“It is true that some attacks have gone unnoticed because people have tried to suppress or those attacked do not bother to say it because they know that nothing will happen. “What happened recently with the case of Tobi in Ibadan is an eyesore, because I saw the video and it was gory and devastating. The management has come out to dissociate themselves from the act and I feel bad about what happened and I condemn it in its totality. “It is quite condemnable, but the action that has been taken now by the LMC to ensure that we are not attacked is a good one.

“There is no smoke without fire, at times, as I have always said, some of these journalists do not practice journalism as it should be. I have had problems with some journalists to the extent that they stopped coming to my venue. “Some of them have turned into agents and the moment they give you a player or two and you think they cannot fit into your team, it becomes a problem. At the slightest thing that happens, they make it an issue and criticise you. “If you want to be a football administrator, face it squarely.

If you combine the two, you will have crisis. What happened to Tobi and other journalists that have been innocently attacked is quite condemnable and we have to educate our people in the club.” For cases reported to the LMC with evidence, there has been sanctions for the club while compensation given to the victims. While some already received theirs, some are yet to get anything from the clubs involved with the recent in the case of Adepoju, being awarded N500,000. While condemning the attack, the LMC had described the incident as “capable of bringing the game to disrepute.”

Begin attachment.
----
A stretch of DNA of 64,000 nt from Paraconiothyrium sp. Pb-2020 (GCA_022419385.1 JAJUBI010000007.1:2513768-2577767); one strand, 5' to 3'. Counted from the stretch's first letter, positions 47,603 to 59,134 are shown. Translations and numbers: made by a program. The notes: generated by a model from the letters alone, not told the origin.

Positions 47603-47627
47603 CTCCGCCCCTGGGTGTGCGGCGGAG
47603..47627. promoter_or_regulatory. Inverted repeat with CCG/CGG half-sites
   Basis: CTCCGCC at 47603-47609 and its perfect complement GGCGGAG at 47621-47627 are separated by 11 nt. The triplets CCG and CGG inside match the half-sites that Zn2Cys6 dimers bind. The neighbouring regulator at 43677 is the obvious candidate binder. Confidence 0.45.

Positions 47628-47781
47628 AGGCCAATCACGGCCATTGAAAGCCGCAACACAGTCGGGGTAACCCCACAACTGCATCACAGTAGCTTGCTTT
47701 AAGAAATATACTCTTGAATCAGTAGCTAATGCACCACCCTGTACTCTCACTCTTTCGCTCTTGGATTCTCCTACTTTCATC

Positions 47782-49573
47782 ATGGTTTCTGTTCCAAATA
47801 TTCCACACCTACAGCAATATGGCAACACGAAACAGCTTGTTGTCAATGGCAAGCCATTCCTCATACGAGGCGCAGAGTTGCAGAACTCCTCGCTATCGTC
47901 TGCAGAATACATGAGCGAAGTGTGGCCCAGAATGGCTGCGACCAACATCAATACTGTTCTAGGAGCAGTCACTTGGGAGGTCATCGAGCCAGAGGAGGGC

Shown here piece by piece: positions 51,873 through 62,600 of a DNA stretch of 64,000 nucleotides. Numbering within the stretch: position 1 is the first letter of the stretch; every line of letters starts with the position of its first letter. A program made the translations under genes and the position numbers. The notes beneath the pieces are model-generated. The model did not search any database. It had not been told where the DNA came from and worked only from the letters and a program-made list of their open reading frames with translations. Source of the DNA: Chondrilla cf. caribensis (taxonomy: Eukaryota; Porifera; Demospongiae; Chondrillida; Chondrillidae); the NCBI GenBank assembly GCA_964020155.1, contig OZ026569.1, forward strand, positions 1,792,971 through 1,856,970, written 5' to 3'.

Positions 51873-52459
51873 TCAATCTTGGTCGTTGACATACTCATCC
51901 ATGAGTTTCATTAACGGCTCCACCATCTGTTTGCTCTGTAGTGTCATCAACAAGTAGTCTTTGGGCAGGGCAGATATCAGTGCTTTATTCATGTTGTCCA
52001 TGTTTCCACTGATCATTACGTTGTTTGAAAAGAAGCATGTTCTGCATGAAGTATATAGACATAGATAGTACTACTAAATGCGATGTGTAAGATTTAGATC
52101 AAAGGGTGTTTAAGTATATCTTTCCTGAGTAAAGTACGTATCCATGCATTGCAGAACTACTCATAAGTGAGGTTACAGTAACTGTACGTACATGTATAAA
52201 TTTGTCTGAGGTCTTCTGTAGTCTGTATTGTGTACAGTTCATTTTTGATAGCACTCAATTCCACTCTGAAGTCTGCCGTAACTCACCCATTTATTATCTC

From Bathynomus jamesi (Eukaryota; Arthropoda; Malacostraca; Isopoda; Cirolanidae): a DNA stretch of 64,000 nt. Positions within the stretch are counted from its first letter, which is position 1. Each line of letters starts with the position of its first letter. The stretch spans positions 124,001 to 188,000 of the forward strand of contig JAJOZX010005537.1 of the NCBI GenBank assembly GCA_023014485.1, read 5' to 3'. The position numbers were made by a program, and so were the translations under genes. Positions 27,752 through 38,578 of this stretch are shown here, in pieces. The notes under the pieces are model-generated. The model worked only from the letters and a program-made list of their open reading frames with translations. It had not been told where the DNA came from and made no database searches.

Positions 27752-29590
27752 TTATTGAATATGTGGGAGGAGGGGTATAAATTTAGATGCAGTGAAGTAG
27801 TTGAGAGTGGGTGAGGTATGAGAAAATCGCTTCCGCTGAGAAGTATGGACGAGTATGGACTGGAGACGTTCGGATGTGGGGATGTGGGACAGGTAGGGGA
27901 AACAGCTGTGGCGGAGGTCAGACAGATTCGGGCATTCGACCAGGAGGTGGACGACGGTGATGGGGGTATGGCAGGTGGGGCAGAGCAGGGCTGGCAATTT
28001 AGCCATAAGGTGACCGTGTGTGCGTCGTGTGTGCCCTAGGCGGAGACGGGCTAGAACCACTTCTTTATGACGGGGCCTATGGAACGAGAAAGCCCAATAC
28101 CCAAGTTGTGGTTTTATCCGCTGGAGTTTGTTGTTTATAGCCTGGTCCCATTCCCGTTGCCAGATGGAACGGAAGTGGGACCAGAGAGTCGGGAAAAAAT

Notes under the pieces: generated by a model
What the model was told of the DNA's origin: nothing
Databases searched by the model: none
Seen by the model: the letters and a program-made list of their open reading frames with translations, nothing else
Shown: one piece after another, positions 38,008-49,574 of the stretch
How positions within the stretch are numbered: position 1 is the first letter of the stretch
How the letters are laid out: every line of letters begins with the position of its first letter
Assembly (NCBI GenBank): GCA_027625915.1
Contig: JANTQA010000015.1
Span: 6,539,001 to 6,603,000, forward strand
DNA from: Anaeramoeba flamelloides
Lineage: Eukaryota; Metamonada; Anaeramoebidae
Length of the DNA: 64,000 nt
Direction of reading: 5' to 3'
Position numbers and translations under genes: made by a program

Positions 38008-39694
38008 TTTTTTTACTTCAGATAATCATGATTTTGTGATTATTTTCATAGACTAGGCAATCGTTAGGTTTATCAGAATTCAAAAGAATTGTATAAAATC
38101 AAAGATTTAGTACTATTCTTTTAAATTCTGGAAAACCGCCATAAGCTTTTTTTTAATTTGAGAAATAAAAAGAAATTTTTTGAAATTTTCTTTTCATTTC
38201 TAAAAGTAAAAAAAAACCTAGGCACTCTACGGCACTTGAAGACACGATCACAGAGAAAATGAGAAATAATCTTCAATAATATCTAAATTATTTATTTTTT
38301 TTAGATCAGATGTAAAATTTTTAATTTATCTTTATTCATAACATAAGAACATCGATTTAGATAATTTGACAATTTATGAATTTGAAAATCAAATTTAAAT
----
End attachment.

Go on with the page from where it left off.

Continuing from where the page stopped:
“The Club has been fined a total of N3m plus a N500,000 compensation to Mr. Adepoju for loss of valuables and medical bills and the stadium closed to fans for the remaining fixtures of the season, while a further breach will lead to their being directed to play outside the Southwest,” the LMC added in a statement on its Facebook page, saying 3SC breached Rule B13.52 and Rule B8.21 and Rule C1.1 of the LMC Rule Book.

“3SC also stands the risk of two points deduction to last for a probation period ending with the season while the Media Officer, Tosin Omojola, and Kits Manager, Mr. Majolagbe Kolawale have been expelled from all NPFL related activities for a minimum period of 12 months in the first instance.” Others in the past had collected N250,000 each, although some claimed not to have received anything till date.